FloridaGreen® encompasses two technologies: Greenhouse Technology with Solar Thermal Pasteurization
Greenhouses are effective in removing moisture from biosolids when conditions are controlled. To control the conditions, we fully enclosed our greenhouses (also called pods) and placed ceiling fans inside to stir the air. Each of our pods is about an acre and a third. The fans enhance the evaporation effect of the biosolids.
We also have activated carbon systems in our greenhouses that are doing two things.
1. Removing odor and cleaning the air
2. Removing moisture
In order to make our greenhouses safe to work in from a labor standpoint, we needed to have 6 exchange rates per hour, according to the NFPA 820 code. FloridaGreen has 12 exchange rates per hour — which means every 5 minutes, we are exchanging air in the greenhouses.
As we dry the material, we lay it across the floor in the greenhouses and we agitate the material with a tractor and a rotary tiller. The rotary tiller takes the dry, crusted material on the surface and rolls it underneath the wetter, moister material. We stir the biosolids 3-4 times a day. As the biosolids are drying, we are reducing the volume in the greenhouses. Our target dryness is 60% solids. By the time we reach our goal of 60% solids, we have reduced the original volume down by about 33%.
Solar Thermal Pasteurization
The material is transferred from the greenhouses to our processing building with a belt conveyor system. It drops into a stainless-steel hopper. From the hopper, it is conveyed to the top of the oven to begin the process of pasteurization. Material is placed on the top oven belt, called the “Heat Up Chamber.”
The Heat Up Chamber has 3 inches of material placed on the belt and 30,000 CFM of hot air is forced through the material. This heated air begins the drying process and brings the material up to pasteurization temperature of 70 degrees Celius or 158 degrees Fahrenheit prior to dropping on the lower belt.
As the material reaches the end of the Heat Up Chamber, we have two options:
1. Reach Temperature at the End of the Belt
2. Reach Temperature Halfway & Increase Belt Speed
Making the transition to the lower pasteurization chamber, has a similar approach to the Heat Up Chamber. The difference is the belt speed will not go faster than 30 minutes from placement to discharge. This allows us to ensure the material reaches pasteurization requirements. Throughout the belt, temperature probes are reading the internal temperature of the material, ensuring it is above 158 degrees Fahrenheit. Upon reaching the end of the belt, material is discharged on a conveyor belt, transferring pasteurized material to a covered fertilizer bunker. In this bunker we have the option to load directly into a trailer or store material for up to 21 days.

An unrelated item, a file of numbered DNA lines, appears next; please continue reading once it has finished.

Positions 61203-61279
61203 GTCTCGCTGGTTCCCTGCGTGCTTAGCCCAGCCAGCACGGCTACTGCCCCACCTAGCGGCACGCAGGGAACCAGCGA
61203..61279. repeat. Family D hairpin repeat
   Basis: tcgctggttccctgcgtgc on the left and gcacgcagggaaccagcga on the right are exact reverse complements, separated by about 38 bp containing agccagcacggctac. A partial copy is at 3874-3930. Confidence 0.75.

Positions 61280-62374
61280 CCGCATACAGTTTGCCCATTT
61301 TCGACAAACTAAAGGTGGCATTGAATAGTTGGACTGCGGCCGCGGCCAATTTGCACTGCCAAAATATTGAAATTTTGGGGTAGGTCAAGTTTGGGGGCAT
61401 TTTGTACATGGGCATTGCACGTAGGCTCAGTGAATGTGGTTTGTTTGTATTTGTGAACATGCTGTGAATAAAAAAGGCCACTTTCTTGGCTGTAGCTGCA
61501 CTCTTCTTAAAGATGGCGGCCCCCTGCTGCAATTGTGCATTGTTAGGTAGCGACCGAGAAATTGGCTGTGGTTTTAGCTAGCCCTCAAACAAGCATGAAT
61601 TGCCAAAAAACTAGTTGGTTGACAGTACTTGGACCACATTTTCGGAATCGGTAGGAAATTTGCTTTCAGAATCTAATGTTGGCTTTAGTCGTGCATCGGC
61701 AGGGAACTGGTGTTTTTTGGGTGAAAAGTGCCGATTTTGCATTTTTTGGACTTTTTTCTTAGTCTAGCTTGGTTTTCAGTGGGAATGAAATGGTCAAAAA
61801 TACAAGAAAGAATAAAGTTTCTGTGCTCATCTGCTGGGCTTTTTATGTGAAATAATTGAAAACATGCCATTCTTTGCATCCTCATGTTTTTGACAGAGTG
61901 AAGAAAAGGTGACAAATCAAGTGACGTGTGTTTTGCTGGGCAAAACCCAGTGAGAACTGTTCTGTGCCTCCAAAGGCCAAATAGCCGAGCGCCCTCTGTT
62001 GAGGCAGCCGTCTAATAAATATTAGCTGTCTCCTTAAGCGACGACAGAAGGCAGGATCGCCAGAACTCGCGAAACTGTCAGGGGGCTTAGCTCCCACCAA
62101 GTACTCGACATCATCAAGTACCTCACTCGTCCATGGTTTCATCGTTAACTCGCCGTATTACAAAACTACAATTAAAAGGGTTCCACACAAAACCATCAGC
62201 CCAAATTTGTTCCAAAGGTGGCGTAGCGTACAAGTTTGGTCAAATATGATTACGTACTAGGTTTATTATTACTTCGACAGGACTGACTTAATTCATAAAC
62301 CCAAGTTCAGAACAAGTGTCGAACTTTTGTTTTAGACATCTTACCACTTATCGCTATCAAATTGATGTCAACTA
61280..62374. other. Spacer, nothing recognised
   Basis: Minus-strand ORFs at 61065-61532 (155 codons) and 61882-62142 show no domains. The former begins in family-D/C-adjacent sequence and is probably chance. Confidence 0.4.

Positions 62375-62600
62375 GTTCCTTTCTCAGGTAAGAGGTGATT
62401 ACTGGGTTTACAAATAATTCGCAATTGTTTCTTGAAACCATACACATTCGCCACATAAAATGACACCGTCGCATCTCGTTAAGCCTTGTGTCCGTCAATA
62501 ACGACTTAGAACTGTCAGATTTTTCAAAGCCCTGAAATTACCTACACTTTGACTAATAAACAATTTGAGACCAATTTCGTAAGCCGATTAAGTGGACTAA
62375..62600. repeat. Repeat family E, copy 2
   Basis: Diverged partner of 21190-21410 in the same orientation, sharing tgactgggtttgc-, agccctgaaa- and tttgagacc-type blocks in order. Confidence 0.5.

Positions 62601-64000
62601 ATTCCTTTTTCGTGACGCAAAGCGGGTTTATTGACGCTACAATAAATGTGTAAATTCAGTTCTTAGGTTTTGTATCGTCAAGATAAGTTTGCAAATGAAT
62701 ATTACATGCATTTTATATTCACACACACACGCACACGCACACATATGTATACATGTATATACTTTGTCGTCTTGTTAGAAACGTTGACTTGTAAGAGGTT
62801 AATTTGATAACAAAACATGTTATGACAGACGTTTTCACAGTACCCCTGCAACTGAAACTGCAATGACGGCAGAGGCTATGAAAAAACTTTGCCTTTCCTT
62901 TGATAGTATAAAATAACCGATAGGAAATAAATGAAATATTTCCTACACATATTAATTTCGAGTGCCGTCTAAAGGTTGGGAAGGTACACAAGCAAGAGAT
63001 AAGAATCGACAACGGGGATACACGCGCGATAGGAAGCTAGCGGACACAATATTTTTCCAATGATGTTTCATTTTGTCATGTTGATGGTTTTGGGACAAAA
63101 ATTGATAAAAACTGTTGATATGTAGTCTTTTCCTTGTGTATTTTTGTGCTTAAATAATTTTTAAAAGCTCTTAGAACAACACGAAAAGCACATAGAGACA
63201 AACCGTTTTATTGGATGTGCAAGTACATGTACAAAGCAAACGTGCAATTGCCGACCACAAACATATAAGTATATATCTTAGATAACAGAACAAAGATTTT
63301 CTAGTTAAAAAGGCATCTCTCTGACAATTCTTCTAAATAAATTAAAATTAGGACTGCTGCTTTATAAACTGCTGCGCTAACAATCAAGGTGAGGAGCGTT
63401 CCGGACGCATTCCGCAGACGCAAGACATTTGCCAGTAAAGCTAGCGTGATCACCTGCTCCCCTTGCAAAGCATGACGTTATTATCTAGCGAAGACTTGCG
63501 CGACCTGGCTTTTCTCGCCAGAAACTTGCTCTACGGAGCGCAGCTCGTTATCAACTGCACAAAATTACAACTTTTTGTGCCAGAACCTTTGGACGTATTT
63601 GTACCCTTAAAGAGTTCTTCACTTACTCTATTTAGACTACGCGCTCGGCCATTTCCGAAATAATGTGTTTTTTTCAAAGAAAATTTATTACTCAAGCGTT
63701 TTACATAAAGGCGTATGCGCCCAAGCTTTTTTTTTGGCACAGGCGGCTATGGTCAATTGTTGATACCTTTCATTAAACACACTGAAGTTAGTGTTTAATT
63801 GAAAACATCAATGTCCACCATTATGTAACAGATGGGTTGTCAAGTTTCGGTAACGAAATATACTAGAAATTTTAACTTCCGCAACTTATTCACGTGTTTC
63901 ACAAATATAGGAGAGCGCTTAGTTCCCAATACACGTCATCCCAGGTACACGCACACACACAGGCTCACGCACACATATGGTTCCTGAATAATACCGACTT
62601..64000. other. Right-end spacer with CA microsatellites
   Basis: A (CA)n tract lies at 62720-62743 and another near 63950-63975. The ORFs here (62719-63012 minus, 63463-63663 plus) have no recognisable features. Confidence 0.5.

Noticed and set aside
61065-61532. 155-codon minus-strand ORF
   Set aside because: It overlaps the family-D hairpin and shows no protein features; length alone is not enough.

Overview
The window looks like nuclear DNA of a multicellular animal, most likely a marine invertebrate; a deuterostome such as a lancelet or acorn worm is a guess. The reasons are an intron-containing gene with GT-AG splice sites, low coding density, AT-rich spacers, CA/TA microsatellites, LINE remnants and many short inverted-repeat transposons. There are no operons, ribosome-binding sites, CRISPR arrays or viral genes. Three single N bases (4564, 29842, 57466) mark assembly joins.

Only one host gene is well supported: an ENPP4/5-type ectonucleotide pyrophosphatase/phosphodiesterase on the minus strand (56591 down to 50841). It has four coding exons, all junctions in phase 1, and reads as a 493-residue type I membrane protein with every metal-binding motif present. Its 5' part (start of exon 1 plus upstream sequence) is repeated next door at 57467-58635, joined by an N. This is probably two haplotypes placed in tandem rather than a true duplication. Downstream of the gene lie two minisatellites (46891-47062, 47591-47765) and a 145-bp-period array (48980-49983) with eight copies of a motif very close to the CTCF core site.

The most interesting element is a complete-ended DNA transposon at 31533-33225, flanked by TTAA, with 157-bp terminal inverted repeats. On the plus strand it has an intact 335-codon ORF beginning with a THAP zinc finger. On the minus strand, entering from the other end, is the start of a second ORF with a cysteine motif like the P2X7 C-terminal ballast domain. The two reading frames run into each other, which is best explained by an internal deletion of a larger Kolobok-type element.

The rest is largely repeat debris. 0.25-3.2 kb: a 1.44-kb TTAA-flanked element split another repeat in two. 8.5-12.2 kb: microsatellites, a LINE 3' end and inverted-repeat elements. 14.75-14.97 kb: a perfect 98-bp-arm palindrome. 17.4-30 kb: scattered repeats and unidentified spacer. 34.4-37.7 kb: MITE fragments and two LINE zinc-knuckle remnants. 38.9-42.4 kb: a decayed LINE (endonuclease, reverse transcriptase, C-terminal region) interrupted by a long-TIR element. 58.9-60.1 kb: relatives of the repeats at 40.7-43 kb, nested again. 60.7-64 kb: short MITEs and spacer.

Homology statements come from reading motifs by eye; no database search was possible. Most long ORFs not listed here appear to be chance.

Following pasteurization of biosolids, the material is very inconsistent in size/shape. Pelletizing forms the biosolids into an easy spreading fertilizer for homeowners and farmers. The process starts with the biosolids being conveyed into the top pellet chamber, where rollers force the biosolids through the pellet die holes. On the underside of the die, blades cut the pellets to length. This process generates a lot of heat from the friction caused from the rollers contact to the die. Two-hundred degree Fahrenheit pellets are discharged on a screening table to remove any dust or oversized material. The pellets are transferred to a cooler where they spend 10-12 minutes under a blower to prevent them from self-combusting. Once the pellets are cooled, they are conveyed to the bagging equipment, where they are bagged, pelletized, and stored in a warehouse until being shipped to a retail store.
When Class A, exceptional quality (EQ) biosolids are produced using a drying or thermal process, the end product can often contain varying amounts of dust. A dusty product can create issues related to uneven spreading patterns, drifting and improper nutrient placement.
How Does Pelletization Happen?
When biosolid fertilizer is pressed through specially designed die plates, the friction of the process produces heat. At the proper temperature, the naturally occurring lignen in the biosolids is released to help in the formation of the pellet. Lignen is a complex organic polymer found in the tissue of most plants, therefore it is naturally present in biosolids.